It is a warm June day when I visit Leafield Farm in Gloucestershire. The yard is dominated by an ancient stone barn built of Cotswold stone, the sort a developer would give their right arm for. It is run by Jeremy Iles, the sixth generation of his family to be a tenant on the farm.
A diverse mix of enterprises
The farm has a mix of enterprises, including arable, poultry, beef, biomass and biogas. As tenants of the Ernest Cook Trust, they have always had to think proactively about succession and Jeremy took the tenancy on around 14 years ago from his father, Bob.
“The main theme is diversity in what we are doing. We like to stack enterprises,” Jeremy said.
We chat in the farm office. He apologises for a fish tank with no water in it, an item which was meant to provide a calming backdrop to the office but at the moment just reminds him of all the mounting jobs he still has to do.
While Jeremy is the day-to-day manager of the poultry business, he is also a third partner in a contract arable farming business which covers his and two other partners’ farms, as well as for other neighbouring farms. In addition, he is a partner in a biogas business based on a nearby farm, selling chicken and cattle manure as well as maize and grass silage to the digester.
“The biogas plant is completely self sufficient except during a drought year. Last year was very challenging,” he says. All digestate produced is used to fertilise the following year’s crops.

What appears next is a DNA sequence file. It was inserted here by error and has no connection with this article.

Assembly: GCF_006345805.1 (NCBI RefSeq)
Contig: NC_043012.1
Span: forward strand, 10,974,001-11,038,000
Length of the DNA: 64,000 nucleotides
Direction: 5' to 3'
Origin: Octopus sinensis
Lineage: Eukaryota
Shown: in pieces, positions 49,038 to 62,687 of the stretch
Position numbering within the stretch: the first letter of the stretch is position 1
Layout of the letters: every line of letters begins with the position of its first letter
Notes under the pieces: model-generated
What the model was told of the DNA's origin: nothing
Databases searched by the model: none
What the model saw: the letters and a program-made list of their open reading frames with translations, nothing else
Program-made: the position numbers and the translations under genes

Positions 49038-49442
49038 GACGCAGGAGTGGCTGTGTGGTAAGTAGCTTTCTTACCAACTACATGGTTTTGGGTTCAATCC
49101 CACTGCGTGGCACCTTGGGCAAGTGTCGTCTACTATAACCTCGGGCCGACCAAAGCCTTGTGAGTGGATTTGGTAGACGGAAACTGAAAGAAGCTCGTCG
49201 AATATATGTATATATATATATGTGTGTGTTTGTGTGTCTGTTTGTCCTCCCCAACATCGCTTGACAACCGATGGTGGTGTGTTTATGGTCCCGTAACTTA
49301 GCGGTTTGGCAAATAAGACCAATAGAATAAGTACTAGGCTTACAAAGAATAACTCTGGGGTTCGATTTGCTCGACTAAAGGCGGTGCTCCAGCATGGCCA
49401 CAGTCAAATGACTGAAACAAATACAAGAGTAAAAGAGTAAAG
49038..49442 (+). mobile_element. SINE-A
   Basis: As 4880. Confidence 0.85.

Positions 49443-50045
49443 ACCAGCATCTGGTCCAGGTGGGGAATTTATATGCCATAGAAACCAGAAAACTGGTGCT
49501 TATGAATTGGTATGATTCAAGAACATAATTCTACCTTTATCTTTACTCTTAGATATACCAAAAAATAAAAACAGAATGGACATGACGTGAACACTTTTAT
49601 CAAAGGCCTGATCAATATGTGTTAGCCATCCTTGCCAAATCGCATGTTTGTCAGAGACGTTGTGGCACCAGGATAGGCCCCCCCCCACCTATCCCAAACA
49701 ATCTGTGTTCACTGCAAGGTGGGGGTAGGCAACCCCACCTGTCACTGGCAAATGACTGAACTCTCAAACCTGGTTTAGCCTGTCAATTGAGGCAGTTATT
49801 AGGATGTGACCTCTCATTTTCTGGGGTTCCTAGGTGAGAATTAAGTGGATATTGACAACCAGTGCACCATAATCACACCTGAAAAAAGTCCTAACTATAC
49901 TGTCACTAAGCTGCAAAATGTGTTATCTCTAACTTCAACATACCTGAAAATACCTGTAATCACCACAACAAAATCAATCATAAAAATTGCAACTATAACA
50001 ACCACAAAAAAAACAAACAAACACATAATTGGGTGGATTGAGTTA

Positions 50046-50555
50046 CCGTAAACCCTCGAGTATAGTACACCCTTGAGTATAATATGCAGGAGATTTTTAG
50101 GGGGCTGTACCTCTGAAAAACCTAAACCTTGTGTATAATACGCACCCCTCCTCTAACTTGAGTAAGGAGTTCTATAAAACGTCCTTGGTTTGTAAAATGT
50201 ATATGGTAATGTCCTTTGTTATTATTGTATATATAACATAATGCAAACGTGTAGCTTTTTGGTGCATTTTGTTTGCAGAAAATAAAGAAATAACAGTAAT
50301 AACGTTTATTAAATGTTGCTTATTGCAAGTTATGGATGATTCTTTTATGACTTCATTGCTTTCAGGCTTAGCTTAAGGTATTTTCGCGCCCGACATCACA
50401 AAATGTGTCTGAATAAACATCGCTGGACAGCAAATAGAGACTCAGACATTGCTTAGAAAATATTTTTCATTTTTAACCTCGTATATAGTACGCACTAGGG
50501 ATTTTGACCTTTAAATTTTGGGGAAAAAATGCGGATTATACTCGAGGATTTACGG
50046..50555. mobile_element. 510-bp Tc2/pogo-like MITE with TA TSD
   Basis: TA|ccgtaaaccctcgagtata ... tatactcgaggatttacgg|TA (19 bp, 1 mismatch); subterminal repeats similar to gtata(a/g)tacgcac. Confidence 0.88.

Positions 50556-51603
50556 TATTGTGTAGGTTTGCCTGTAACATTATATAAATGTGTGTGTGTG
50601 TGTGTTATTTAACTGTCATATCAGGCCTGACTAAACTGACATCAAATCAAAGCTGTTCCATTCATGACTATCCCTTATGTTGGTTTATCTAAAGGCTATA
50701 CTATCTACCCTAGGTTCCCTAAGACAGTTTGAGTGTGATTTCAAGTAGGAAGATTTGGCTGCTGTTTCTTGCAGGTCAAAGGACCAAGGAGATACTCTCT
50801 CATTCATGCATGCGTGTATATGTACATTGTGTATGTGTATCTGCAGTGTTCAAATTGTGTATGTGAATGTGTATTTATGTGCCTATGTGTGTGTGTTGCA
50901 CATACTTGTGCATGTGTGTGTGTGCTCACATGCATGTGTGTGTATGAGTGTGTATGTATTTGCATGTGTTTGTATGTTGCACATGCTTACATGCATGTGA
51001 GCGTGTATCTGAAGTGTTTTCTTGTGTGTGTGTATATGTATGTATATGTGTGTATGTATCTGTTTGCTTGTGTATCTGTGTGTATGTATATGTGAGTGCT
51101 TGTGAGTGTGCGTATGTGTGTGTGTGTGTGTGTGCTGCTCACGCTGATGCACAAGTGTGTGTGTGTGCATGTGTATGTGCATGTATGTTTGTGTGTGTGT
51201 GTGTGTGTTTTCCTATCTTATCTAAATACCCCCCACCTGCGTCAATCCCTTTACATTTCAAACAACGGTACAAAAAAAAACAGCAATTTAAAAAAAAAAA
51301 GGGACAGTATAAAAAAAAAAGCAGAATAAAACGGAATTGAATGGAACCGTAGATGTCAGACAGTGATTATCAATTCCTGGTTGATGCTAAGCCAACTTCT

The cattle enterprise consists of 130 suckler cows with calves and followers, utilising the Stabiliser breed. They also have 200kW of biomass boilers on site and 120kW of solar on the roofs of one of the poultry houses.
Supplying Britain's poultry market
Jeremy pulls his family tree down from the wall and shows me the origins of the business. He praises his father for his innovative thinking: Firstly marrying someone from outside of the village and widening the gene pool (Jeremy’s mother is an Australian), and secondly for starting the broiler enterprise.
“We have thin soil which is challenging to grow high yielding crops on. Dad looked at various options. We wanted something agricultural but also diversified. We had lots of ideas, including worm farming, but in the end broilers hit the spot. We put our first shed up in 1986 supplying Faccenda.”